The plunge in the S&P 500 Transportation stock price index has been extraordinary and reminiscent of the plunge following the collapse of Lehman during September 2008. This year, the index peaked at a record high of 361.72 on July 7 and dropped 19.5% by the close on Monday, August 8. It has rebounded 6.9% since then, but remains 13.9% below its recent record high. This index was a leading indicator for the sharp decline in railcar loadings that started at the end of 2008 and continued through mid-2009. That’s possible again, however not very likely unless the economy is about to fall into a recession.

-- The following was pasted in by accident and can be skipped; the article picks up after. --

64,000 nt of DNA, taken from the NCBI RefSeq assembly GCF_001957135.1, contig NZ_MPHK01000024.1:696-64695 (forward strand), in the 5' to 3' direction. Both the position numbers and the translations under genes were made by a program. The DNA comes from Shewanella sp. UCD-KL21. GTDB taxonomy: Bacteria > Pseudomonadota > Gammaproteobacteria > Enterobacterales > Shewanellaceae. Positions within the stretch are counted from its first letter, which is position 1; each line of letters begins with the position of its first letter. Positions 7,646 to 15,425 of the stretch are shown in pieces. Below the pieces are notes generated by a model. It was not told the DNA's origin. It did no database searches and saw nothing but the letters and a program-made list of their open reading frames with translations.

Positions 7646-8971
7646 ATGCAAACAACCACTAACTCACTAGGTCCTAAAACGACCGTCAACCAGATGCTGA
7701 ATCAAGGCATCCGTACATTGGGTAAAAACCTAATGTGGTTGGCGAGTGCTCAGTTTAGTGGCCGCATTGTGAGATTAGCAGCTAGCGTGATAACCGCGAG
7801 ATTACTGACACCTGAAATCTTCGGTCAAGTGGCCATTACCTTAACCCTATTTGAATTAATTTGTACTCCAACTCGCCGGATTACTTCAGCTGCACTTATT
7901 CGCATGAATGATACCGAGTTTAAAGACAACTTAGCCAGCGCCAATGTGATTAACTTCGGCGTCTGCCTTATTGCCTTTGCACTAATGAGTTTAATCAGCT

Instead of a recession, the latest 26-week moving average of railcar loadings confirms that the economy may actually be coming out of its soft patch following the disruption in production as a result of the Japanese parts shortage problem during the spring. This measure of economic activity has rebounded back to the best reading since the week of December 18, well before Japan’s earthquake hit.
The recent rebound in railcar loadings has been led by intermodal container loadings, which is approaching the record high at the end of 2010. These loadings tend to carry lots of imported goods from the ports to distribution centers. This suggests that retailers are expecting that consumers will be in a buying mood during the holiday season.